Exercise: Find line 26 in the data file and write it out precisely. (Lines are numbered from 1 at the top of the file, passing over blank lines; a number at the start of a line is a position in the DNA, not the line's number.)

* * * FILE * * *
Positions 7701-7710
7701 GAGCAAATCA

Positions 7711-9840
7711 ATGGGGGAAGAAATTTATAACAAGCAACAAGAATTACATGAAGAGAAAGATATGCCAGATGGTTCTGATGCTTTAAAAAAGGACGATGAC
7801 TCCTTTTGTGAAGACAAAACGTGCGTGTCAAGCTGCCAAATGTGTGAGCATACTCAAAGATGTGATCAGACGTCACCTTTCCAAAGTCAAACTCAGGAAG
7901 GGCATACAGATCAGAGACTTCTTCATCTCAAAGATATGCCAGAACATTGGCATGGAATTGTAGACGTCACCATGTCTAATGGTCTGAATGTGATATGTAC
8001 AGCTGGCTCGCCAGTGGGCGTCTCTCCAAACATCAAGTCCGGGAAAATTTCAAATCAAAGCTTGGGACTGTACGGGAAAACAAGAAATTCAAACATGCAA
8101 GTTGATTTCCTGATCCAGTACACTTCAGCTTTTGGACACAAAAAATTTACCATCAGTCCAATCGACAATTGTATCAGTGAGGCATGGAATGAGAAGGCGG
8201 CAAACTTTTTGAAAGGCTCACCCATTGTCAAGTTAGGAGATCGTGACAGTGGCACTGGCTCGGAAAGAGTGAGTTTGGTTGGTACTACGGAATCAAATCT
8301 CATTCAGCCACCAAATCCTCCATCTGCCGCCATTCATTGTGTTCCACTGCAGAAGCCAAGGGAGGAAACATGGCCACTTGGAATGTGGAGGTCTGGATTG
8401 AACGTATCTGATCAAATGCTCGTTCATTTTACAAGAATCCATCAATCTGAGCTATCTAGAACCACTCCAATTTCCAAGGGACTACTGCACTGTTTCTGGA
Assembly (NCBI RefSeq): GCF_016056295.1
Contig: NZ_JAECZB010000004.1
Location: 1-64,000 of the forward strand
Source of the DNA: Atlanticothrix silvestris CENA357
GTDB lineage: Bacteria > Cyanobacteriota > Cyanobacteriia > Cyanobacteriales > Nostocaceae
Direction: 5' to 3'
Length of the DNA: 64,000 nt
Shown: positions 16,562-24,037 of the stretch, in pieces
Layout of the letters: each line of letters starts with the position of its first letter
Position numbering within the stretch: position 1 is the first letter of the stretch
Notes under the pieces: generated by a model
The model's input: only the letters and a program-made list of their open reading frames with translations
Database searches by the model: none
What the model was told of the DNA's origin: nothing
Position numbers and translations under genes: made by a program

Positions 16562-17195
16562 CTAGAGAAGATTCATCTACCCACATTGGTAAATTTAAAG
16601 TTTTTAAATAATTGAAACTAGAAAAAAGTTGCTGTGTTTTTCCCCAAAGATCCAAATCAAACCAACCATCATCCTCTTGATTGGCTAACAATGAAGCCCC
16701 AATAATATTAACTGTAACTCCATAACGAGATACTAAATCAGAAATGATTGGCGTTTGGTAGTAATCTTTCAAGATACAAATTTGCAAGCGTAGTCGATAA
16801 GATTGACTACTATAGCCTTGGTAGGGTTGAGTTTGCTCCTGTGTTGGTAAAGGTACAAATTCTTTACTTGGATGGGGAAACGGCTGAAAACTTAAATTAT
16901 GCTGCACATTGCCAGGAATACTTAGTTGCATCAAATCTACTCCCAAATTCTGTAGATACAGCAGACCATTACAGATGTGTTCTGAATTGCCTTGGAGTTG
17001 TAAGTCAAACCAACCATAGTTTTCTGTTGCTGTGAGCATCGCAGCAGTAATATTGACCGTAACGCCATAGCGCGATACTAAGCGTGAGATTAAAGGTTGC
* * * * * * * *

Position numbers and translations under genes: made by a program